Britain's Home Secretary said Wednesday that people from Britain have traveled to Somalia to fight and that they may want to return to Britain to commit mass murder.
Last week, a package bomb was found at Britain's East Midlands airport aboard a plane from Yemen bound for the United States. A similar package was found in the United Arab Emirates, also en route to the United States.
British Home Secretary Theresa May said the incidents demonstrate the ongoing threat posed by terrorism.
"The events of last week again showed that we can never entirely eliminate the threat of terrorist attack, but we can reduce the risk," said May. "That is what all of our programs and our efforts are intended to do."
In her first speech on terrorism since becoming Home Secretary, May warned against overstating the threat posed by al-Qaida.
She said the group has not successfully carried out an attack in Britain since 2007 and that there have been no casualties since 2005.
But May said the network's North African affiliate, al-Qaida in the Islamic Maghreb, and al-Qaida in the Arabian Peninsula, or AQAP, pose an increasing threat. She said AQAP is suspected of carrying out last week's airport bomb plots.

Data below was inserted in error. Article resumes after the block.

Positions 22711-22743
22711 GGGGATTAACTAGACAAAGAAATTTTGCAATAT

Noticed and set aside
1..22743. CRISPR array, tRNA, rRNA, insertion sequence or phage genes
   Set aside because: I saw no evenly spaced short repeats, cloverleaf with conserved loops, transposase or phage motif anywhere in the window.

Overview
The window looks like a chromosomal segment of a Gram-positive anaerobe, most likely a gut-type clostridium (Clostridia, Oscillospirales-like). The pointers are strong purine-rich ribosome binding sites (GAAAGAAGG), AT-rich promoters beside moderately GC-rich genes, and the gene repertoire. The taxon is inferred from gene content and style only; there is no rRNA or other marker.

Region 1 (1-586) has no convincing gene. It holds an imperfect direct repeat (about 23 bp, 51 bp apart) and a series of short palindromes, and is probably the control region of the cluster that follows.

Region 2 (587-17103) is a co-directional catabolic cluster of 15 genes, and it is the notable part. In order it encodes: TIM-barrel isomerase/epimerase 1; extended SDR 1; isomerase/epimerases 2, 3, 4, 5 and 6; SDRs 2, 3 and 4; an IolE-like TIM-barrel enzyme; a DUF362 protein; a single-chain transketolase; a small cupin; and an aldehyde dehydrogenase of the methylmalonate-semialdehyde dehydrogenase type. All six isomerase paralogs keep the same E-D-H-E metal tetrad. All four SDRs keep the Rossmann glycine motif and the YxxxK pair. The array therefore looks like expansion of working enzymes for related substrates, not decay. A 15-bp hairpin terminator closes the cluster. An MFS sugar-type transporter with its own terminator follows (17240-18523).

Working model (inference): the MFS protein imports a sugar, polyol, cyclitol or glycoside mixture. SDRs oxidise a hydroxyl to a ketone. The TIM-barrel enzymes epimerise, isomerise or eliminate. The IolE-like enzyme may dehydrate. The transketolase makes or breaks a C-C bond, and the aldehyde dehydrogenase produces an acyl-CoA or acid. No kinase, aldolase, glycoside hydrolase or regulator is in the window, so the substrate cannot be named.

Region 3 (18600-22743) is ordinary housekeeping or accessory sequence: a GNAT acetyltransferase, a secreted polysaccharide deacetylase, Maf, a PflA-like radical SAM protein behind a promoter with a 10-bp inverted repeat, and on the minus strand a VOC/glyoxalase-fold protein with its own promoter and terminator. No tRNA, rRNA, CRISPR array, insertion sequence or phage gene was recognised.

"AQAP now has a very substantial operational capability in Yemen, and this is increasing," she said. "But they've also shown the ability to project a threat far beyond the borders of Yemen. Our police and agencies have been working to disrupt AQAP operatives in this country. An AQAP associate was arrested here earlier this year. He is alleged to have been planning a terrorist attack in this country. Threats such as this are likely to continue."
May gave no details about the arrest.
She also spoke about the threat to Britain posed by terrorists trained in Somalia.
"We know that people from this country have already gone to Somalia to fight," she said. "It seems highly likely, given experience elsewhere that if left to their own devices, we would eventually see British extremists, trained and hardened on the streets of Mogadishu returning to the UK and seeking to commit mass murder on the streets of London."
Speaking about the bomb discovered in Britain on board a UPS cargo plane last week, May said it was hidden in the cartridge of a printer and connected to a hidden power source in sections of a mobile phone.